Simple question. I'm confused about when to use "ancora" vs "di nuovo".
They both mean "again", but there seems to be a slight difference in meaning.
Could someone explain the difference?
While di nuovo means only again, ancora can have different meanings.
For example it may be translated with still when it refers to the continuity of an action/state in time:
Sono ancora stanco del viaggio. (I'm still tired for the trip)
Or it can mean yet:
Non è ancora giunto il momento. (The moment has yet to come)
It can even mean more:
Ancora un quarto d'ora e ho finito (One more quarter of an hour and I'll finish this).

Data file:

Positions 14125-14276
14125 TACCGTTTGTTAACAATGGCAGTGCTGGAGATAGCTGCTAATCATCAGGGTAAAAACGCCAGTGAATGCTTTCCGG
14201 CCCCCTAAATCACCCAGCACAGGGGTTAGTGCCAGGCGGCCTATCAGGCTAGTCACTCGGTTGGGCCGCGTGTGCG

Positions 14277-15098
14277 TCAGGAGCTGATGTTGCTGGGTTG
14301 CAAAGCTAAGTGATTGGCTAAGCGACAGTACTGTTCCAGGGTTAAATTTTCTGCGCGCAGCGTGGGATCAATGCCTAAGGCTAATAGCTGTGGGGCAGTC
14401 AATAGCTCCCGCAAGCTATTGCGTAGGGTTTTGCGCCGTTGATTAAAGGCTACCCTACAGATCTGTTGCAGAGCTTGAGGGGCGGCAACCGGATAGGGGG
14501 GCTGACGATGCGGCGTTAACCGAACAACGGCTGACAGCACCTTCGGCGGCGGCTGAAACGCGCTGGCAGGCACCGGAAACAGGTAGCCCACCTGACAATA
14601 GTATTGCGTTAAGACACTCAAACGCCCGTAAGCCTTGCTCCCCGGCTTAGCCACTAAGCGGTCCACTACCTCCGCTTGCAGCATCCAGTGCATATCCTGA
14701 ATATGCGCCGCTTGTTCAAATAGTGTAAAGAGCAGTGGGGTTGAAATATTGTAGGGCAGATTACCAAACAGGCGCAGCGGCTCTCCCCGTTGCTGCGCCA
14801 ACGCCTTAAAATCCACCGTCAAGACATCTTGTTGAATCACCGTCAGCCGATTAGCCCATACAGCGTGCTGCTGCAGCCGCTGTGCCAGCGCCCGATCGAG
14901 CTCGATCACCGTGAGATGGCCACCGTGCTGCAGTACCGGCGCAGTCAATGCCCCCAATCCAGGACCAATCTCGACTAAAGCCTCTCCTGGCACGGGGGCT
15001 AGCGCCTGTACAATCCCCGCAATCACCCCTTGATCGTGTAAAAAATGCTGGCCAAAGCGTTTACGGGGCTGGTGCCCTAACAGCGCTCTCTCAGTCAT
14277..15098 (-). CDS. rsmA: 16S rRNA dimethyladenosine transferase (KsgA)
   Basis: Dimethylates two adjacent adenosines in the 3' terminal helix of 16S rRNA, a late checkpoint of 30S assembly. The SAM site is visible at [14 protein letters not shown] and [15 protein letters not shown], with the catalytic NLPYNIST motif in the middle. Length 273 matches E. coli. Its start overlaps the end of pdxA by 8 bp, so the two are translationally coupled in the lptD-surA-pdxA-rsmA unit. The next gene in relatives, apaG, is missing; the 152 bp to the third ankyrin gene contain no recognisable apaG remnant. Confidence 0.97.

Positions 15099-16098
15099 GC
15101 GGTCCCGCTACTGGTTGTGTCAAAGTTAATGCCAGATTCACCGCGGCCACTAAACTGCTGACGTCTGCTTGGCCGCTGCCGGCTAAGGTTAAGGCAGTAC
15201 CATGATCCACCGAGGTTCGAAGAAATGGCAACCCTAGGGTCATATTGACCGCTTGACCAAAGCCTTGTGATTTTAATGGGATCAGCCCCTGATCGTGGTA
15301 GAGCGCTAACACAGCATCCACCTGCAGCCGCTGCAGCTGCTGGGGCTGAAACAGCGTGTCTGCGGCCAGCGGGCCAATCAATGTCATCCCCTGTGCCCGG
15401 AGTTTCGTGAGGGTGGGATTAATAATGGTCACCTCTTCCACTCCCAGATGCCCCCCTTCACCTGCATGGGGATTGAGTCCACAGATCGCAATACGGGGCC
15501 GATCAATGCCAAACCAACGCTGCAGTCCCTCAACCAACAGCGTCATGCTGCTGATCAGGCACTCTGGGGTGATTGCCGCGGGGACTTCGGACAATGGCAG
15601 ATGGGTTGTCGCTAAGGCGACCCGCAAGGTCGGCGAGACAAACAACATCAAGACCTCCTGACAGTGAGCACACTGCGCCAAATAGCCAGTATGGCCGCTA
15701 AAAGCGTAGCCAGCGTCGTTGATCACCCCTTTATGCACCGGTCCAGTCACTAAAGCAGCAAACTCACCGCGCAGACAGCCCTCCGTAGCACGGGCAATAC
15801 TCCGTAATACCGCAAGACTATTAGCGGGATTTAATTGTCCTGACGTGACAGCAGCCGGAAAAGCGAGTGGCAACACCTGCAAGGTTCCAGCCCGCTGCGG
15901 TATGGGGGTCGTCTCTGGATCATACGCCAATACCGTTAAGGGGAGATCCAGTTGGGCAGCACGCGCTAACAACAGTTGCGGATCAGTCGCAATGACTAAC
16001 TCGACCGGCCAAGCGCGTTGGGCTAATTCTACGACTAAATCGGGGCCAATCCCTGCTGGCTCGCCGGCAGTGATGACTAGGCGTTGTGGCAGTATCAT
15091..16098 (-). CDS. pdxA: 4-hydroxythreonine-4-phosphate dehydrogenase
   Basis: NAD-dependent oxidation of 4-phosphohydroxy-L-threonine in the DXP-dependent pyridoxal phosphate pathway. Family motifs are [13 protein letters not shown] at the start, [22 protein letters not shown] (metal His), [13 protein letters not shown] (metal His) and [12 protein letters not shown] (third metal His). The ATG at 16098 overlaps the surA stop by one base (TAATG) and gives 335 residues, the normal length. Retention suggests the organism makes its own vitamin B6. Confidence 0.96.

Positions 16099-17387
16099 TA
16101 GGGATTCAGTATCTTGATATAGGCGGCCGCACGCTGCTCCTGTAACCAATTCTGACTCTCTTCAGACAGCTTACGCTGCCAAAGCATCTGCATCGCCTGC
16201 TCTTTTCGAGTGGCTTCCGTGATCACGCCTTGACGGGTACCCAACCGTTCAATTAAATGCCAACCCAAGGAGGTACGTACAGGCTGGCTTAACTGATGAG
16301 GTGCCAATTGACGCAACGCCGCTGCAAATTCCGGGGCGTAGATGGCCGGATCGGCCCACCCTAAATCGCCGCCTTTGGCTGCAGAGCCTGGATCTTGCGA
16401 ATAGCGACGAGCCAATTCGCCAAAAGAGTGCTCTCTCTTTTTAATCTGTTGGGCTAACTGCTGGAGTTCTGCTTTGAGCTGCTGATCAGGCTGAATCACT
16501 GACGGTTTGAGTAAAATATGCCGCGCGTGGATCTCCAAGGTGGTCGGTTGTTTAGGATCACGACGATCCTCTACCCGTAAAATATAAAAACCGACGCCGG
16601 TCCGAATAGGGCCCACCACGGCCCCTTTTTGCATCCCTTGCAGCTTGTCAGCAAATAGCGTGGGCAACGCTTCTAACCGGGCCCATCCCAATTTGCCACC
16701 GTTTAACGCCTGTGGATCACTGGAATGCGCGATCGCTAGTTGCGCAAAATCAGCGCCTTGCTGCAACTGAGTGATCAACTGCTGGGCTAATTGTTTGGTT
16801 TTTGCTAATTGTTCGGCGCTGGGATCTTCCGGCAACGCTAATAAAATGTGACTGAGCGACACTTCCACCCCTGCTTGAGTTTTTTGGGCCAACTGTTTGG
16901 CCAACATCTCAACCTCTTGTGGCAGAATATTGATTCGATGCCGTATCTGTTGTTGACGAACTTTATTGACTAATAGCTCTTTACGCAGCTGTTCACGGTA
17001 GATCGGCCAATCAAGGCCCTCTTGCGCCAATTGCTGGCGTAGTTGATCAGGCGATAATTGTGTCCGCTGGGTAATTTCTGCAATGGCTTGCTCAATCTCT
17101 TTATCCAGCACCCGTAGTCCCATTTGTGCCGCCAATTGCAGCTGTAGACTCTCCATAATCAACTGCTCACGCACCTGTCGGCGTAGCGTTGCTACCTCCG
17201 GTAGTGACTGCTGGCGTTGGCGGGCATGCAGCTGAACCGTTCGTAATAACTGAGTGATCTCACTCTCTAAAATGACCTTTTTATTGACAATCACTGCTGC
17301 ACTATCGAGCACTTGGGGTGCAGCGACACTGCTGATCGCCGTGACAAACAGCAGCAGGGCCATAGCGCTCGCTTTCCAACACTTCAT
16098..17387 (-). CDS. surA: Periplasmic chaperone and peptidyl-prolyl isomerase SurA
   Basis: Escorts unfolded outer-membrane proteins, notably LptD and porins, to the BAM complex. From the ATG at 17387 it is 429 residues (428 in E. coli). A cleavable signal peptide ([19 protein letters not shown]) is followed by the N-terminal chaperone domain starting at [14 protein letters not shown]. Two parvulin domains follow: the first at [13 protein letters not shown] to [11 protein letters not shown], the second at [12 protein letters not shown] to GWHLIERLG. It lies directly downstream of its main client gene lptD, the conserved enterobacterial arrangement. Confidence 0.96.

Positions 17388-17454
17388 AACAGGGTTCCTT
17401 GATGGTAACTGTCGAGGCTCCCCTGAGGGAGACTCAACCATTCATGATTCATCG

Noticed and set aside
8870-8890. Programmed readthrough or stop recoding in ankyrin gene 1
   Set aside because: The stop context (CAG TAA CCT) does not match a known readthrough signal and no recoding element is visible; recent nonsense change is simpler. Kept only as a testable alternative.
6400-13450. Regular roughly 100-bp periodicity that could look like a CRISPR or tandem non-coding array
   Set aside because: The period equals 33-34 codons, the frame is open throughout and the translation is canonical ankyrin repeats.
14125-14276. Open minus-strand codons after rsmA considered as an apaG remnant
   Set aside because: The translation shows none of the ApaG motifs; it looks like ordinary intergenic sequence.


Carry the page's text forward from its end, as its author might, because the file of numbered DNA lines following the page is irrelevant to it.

(Examples taken from Treccani.)
I guess it may be difficult to get for a non native. The main difference is that "ancora" in some cases is used to highlight that something is still happening, so to highlight that something started in the past and is still going on at present (or even future). "Di nuovo" means instead that something is happening again /anew. I suggest that you should have a look at these examples:
As Bakuriu has exhaustively explained, di nuovo indicates just the repetition of actions meanwhile ancora (pronounced ancòra instead of àncora, which mean anchor) alters its meaning depending on the context.
Furthermore, ancòra it's widely and variously (and not necessarily grammatically incorrect) employed in dialects along all the peninsula to describe temporal or hypotetical sentences when followed by a verb at its imperative.